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Friday, May 27, 2016

Stocks Manage Strong Weekly Gains

Charles Schwab: On the Market
Posted: 5/27/2016 4:15 PM ET

Stocks Manage Strong Weekly Gains

U.S. stocks finished the trading session higher to add to a solid weekly advance ahead of the extended Memorial Day weekend, which will have all U.S. markets closed on Monday. Treasuries were lower as yields ticked higher following an afternoon speech from Fed Chair Janet Yellen, where she hinted at the possibility of an interest rate increase in the coming months. In economic news, 1Q GDP was revised higher by a slightly smaller-than-expected amount and consumer sentiment was adjusted lower. Gold and crude oil prices declined and the U.S. dollar gained ground.

The Dow Jones Industrial Average (DJIA) increased 45 points (0.2%) to 17,872, the S&P 500 Index added 9 points (0.4%) to 2,099, and the Nasdaq Composite advanced 32 points (0.6%) to 4,934. In moderate volume, 825 million shares were traded on the NYSE and 1.5 billion shares changed hands on the Nasdaq. WTI crude declined $0.15 to $49.33 per barrel, wholesale gasoline was $0.01 higher at $1.64 per gallon, and the Bloomberg gold spot price declined $9.47 to $1,210.33 per ounce. Elsewhere, the Dollar Index—a comparison of the U.S. dollar to six major world currencies—was 0.6% higher at 95.77. Markets were nicely higher for the week, as the DJIA ascended 2.1%, the S&P 500 Index rallied 2.3% and the Nasdaq Composite surged 3.4%.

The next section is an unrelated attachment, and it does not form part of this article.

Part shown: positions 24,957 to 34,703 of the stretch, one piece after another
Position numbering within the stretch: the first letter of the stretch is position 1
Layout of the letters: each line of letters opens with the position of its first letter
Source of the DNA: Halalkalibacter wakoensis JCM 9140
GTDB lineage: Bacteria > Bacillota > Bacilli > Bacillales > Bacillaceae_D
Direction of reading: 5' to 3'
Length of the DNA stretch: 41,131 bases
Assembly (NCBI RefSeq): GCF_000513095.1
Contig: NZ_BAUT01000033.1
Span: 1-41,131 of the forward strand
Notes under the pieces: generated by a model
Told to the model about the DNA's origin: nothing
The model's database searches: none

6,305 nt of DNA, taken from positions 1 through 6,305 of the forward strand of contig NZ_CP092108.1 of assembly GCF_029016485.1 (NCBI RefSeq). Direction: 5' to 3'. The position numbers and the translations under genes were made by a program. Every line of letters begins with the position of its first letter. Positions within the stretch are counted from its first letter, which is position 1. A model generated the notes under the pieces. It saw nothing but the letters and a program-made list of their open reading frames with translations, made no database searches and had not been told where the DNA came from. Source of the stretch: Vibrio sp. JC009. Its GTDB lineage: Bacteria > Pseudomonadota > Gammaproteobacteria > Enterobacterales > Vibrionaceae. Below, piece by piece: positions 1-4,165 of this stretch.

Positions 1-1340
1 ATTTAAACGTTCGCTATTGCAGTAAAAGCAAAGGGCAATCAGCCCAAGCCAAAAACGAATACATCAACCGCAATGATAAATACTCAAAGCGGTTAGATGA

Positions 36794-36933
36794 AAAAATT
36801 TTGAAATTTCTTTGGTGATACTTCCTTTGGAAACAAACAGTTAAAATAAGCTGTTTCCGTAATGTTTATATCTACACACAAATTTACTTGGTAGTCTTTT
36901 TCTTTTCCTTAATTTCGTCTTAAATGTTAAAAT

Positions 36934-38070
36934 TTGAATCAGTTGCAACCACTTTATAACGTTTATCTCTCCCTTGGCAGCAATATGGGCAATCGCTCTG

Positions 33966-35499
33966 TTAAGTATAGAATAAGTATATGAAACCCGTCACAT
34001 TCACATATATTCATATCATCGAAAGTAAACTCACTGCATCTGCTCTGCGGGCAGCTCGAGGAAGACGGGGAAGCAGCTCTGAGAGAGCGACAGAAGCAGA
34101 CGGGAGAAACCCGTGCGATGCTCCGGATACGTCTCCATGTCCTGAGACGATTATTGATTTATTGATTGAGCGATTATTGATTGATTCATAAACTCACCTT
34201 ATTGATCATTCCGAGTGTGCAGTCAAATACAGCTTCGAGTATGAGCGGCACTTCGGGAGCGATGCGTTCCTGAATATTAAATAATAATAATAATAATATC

Big Lots Inc. (BIG $51) reported 1Q earnings-per-share (EPS) ex-items of $0.82, well above the $0.70 FactSet estimate, as revenues rose 2.5% year-over-year (y/y) to $1.3 billion, roughly in line with expectations. 1Q same-store sales grew 3.0% y/y, north of the estimated 2.2% gain. BIG raised its full-year profit outlook. Shares rallied.

Ulta Salon, Cosmetics & Fragrance Inc. (ULTA $233) reported 1Q EPS of $1.45, well above the expected $1.29, with revenues growing 23.7% y/y to $1.1 billion, north of the projected $1.0 billion. 1Q same-store sales rose 15.2% y/y, above the estimated 14.8% gain. ULTA raised its full-year guidance. Shares moved decisively higher.

Thermo Fisher Scientific Inc. (TMO $152) announced an agreement to acquire electron microscopy company FEI Co. (FEIC $108) for $107.50 per share in cash, representing a purchase price of about $4.2 billion. TMO was modestly higher, while FEIC finished sharply higher.

First revision of 1Q GDP slightly misses forecasts, consumer sentiment revised lower

The second look (of three) at 1Q Gross Domestic Product (chart), the broadest measure of economic output, showed a quarter-over-quarter (q/q) annualized rate of growth of 0.8%, revised upward from the 0.5% expansion reported in the first report. This compared to the Bloomberg forecast of a revised 0.9% pace of growth. 4Q GDP expanded by an unrevised 1.4% rate. The upward revision came as private inventory investment, residential fixed investment and exports were adjusted higher, while imports were revised lower. However, Personal consumption was unrevised at a 1.9% gain, with expectations calling for an upwardly revised 2.1% pace of growth. Personal consumption grew by an unrevised 2.4% in 4Q.

On inflation, the GDP Price Index was revised to a 0.6% gain, versus forecasts of an unrevised 0.7% increase, while the core PCE Index, which excludes food and energy, was unadjusted at a 2.1% rise, in line with expectations.